or "treatment contrast" method. The reference cell is always the first
category which, depending on how the factor was created, is usually the first in
alphabetical order. If you don't like this choice, R provides a special
function to re-order levels, check out `help(relevel)`

.

S codes unordered factors using the * Helmert* contrasts by default,
a choice that is useful in designed experiments because it produces orthogonal comparisons,
but has baffled many a new user. Both R and S-Plus code ordered factors using
polynomials. To change to the reference cell method for unordered factors
use the following call

> options(contrasts=c("contr.treatment","contr.poly"))

Back on to our analysis of covariance fit.
You can obtain a hierarchical anova table for the analysis of covariance model using
the `anova`

function:

> anova(covfit) Analysis of Variance Table Response: change Df Sum Sq Mean Sq F value Pr(>F) setting 1 1201.08 1201.08 36.556 1.698e-05 *** effortg 2 923.43 461.71 14.053 0.0002999 *** Residuals 16 525.69 32.86 --- Signif. codes: 0 `***' 0.001 `**' 0.01 `*' 0.05 `.' 0.1 ` ' 1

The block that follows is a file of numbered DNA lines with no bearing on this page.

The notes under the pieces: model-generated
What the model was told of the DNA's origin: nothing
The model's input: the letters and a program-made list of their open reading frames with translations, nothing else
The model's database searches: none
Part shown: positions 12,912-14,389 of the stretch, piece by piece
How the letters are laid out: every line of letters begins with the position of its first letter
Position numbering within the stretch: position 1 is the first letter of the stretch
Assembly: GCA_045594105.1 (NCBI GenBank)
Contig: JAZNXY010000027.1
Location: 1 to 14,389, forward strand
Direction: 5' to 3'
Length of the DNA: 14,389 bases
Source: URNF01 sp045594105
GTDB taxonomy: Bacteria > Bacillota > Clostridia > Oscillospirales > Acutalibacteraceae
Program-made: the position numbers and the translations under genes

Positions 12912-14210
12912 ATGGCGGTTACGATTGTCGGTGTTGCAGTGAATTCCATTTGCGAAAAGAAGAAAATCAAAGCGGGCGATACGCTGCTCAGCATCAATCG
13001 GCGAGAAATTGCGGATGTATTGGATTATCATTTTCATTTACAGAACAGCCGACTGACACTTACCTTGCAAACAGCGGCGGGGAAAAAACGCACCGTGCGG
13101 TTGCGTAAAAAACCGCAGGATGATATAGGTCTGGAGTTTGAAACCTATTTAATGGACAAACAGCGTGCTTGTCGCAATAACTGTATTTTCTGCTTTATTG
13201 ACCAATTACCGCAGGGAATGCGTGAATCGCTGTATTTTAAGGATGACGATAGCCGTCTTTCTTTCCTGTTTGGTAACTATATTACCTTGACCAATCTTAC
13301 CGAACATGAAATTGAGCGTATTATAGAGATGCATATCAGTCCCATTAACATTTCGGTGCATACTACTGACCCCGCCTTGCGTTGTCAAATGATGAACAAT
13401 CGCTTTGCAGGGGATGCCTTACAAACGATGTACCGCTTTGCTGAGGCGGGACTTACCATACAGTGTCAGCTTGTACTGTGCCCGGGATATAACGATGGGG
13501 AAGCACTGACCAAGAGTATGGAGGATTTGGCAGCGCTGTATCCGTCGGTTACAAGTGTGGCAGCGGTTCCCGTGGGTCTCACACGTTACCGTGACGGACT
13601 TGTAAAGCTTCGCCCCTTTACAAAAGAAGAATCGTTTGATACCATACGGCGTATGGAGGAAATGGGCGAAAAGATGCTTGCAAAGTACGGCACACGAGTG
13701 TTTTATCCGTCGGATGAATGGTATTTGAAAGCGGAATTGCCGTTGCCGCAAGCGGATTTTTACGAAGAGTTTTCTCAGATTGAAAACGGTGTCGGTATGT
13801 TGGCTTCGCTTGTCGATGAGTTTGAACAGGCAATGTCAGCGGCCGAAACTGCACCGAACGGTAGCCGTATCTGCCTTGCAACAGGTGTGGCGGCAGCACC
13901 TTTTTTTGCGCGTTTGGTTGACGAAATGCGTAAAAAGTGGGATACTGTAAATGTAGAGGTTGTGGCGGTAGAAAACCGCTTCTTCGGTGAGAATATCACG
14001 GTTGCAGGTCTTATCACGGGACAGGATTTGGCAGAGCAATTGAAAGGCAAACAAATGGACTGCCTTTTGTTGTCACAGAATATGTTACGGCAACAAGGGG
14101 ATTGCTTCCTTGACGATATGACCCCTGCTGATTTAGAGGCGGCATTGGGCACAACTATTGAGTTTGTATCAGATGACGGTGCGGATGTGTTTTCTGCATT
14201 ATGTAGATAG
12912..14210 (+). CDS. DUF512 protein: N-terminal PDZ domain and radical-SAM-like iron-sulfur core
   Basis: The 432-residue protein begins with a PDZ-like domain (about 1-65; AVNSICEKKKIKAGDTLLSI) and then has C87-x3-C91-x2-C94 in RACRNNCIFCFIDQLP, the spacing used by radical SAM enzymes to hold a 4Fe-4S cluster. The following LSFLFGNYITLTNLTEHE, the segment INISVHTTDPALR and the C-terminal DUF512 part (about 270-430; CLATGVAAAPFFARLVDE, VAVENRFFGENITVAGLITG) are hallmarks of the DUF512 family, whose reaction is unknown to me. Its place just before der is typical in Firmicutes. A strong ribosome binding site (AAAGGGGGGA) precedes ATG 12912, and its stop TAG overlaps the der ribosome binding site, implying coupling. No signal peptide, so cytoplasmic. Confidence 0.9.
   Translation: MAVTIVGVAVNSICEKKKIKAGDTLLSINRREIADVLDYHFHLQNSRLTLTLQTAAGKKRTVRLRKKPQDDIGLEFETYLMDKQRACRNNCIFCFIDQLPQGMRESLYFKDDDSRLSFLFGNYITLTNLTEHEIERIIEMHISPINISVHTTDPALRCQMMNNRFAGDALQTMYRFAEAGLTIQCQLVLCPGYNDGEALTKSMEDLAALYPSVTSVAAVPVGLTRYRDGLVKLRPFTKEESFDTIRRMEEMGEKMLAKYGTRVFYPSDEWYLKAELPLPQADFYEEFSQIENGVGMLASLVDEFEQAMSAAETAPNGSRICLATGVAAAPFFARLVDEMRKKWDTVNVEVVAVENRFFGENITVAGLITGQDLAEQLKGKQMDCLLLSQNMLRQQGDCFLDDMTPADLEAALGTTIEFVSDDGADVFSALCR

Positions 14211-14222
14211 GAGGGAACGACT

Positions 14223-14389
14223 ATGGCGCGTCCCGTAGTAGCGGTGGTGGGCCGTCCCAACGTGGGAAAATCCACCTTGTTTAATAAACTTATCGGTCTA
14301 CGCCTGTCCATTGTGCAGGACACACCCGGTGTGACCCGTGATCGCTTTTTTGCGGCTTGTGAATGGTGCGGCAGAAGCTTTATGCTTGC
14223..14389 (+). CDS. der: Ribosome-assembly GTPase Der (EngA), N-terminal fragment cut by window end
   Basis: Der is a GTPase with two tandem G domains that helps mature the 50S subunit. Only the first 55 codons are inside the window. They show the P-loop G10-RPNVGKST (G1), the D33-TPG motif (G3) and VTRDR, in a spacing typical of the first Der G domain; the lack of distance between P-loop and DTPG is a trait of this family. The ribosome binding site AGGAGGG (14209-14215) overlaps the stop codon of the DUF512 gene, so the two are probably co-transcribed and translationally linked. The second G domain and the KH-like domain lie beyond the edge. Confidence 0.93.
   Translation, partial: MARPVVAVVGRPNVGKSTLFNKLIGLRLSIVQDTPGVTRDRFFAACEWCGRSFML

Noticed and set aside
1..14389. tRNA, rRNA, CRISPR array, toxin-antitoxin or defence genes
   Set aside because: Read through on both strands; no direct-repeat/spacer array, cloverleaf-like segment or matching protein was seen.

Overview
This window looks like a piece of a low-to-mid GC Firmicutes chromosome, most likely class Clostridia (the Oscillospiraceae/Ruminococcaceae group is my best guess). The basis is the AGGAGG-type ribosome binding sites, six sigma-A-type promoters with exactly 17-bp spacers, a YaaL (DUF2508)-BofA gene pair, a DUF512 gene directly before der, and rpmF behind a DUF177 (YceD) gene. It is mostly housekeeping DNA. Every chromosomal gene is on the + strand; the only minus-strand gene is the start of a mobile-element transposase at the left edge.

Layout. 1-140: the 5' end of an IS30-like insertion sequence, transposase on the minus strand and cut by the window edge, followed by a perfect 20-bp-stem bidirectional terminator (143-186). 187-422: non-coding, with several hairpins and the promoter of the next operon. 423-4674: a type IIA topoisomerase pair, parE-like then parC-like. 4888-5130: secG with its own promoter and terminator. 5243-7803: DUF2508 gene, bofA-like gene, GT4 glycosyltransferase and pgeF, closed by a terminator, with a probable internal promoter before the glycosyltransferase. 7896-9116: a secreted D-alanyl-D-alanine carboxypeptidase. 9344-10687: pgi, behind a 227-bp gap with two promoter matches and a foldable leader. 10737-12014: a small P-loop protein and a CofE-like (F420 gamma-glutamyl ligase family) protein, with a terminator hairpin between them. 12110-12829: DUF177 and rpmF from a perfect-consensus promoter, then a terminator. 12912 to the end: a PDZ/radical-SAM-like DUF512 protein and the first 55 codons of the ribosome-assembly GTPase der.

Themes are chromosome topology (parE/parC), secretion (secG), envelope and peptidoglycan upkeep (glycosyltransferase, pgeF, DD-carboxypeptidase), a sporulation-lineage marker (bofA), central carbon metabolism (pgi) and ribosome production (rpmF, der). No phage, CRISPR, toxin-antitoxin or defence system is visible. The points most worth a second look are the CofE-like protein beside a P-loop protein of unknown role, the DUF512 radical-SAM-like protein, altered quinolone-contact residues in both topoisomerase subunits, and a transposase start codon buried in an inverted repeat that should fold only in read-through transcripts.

Type `?anova`

to learn more about this function.

The real power of R begins to shine when you consider some of the other
functions you can include in a model formula. First, you can include
mathematical functions, for example
`log(setting)`

is a perfectly legal term in a model formula. You don't have to create
a variable representing the log of setting and then use it, R will create it 'on
the fly', so you can type

> lm( change ~ log(setting) + effort)

If you wanted to use orthogonal polynomials of degree 3 on setting, you
could include a term of the form
`poly(setting,3)`

You can also get R to calculate a well-conditioned basis for regression splines. First you must load the splines library (this step is not needed in S-Plus):

> library(splines)

This makes available the function `bs`

to generate B-splines.
For example the call

> setting.bs <- bs(setting, knots = c(66,74,84)) + effort )

will generate cubic B-splines with interior knots placed at 66, 74 and 84.
This basis will use seven degrees of freedom,
four corresponding to the constant, linear, quadratic and cubic terms,
plus one for each interior knot.
Alternatively, you may specify the number of degrees of freedom
you are willing to spend on the fit using the parameter `df`